EOFlow announces development of seven-day patch pump prototype and signals opportunity for reduced per-day cost of insulin pump therapy – November 28, 2022

“EOPatch 3.0” is 22% larger, 20% heavier, and holds 50% more insulin than EOFlow’s current pump; loose commercial launch target of 2024

South Korea-based EOFlow announced that it has successfully developed a prototype of a seven-day insulin patch pump. The pump, dubbed the “EOPatch 3.0,” is based on the company’s existing commercial product, “EOPatch,” which can be worn for three and a half days and has been launched in Korea since March 2021, in Europe since September, and will launch soon in the UAE and Indonesia. The prototype has a three mL reservoir and can hold 300 units, which is 50% larger than the two mL reservoir of the current EOPatch. In terms of size, the seven-day prototype is about 22% larger and 20% heavier than the current EOPatch product (see rendering below). The company shared that the biocompatibility and toxicity tests for the pump have been completed on all major fast acting insulin products. Looking ahead, EOFlow projects that the pump could enter the field in 2024. However, CEO Mr. Jesse Kim acknowledged that the exact timeline will depend on clinical trial and regulatory timing.  

EOFlow intends to price its seven-day pump lower than its current 3.5 day EOPatch on a per-day basis

Mr. Kim shared that although the company could sell the seven-day pump at double the price of the current three-and-a-half-day product (i.e., at the same per-day cost), the production cost of the new pump will likely only increase “marginally” relative to the existing EOPatch. Therefore, Mr. Kim shared that EOFlow “should be able to offer the product at a lower price,” meaning that – although the cost per pump is slightly more expensive, users might be able to purchase EOPatch 3.0 at a lower per-day price relative to the current EOPatch. Mr. Kim shared that this pricing would be a “true win-win for everybody involved in the value chain.” We agree and see that this choice could be an excellent example of healthcare system savings, in which the company can lower costs for users while improving gross margin. We appreciate that the company is thinking through all the stakeholders and appears to be valuing system savings, and hope the company can lead other companies in our ecosystem to follow suit.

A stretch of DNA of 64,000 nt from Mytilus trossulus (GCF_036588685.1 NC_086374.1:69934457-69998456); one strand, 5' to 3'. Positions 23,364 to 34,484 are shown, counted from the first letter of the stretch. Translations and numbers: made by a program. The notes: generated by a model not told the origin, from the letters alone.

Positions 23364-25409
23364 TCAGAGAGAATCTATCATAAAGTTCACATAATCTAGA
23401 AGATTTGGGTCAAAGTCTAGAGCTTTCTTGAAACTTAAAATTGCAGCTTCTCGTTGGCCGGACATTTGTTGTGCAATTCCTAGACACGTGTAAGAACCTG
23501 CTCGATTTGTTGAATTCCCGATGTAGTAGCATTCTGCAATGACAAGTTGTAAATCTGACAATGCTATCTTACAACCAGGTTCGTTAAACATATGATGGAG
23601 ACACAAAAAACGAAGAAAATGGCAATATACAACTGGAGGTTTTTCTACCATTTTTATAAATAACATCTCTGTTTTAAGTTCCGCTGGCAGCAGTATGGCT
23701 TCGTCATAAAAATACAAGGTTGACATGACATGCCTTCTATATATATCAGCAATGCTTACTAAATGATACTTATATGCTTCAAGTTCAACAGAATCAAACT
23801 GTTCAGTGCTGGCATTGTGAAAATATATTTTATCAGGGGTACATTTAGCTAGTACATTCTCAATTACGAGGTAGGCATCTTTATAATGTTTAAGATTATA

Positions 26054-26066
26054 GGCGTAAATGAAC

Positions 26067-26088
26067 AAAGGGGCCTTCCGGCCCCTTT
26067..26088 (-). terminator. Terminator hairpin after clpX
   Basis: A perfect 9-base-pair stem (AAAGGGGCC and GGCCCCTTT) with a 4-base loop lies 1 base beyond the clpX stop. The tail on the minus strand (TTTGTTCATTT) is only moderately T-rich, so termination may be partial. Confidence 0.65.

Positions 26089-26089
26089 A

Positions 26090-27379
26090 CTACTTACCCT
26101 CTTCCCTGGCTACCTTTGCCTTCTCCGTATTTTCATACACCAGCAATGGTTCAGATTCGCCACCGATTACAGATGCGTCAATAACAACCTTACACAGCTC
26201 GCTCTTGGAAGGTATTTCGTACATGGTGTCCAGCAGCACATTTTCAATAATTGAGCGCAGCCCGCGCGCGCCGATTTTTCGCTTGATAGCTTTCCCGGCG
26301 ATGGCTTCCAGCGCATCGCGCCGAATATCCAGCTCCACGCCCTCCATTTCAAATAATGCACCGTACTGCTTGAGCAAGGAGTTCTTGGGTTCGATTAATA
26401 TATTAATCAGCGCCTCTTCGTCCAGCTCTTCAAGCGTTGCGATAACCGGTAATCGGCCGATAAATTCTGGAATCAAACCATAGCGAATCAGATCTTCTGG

• Additionally, in a 3Q22 update, EOFlow shared that the seven-day insulin pump could lower costs and be an appealing option for both type 1s and 2s. EOFlow positioned EOPatch 3.0’s extended wear time as a way to improve the insulin pump experience for people with type 1 diabetes and also positioned the longer wear time as potentially beneficial for people with type 2 diabetes who typically require more insulin and want a simpler user interface.

Close Concerns’ Questions

  1. Is EOFlow looking to integrate this pump with its AID system? Yes, EOFlow is currently conducting a pivotal clinical study on its first AID system (called EOPatch X) based on its EOPatch wearable pump and Typezero algorithm, with the target of getting it approved for sales in Korea by the end of 2023 first (to be followed by geographical expansion into the US and OUS).  Once approved, the company will seek to expand the AID line to EOPatch 3.0.
  2. Where does EOFlow plan to launch the patch pump? Does EOFlow have plans to market the EOPatch 3.0 in Europe via its partnership with A. Menarini?  While the most likely initial launch site will be Korea, it is considering the option of doing it ‘simultaneously’ in the US as well.  The company will of course work with its partner to enter the European market as soon as practically possible too.
  3. When does EOFlow intend to start clinical trials on the EOPatch 0? How large will the study be?  Neither the timing nor the size of the study has been decided yet.
  4. What does the pricing of EOPatch 3.0 look like relative to pods sold in Insulet’s Omnipod franchise?  While the exact pricing strategy is not yet fixed, the company intends to make the price difference ‘noticeable’ to all stakeholders.


--by Katie Lingen, Armaan Nallicheri, and Kelly Close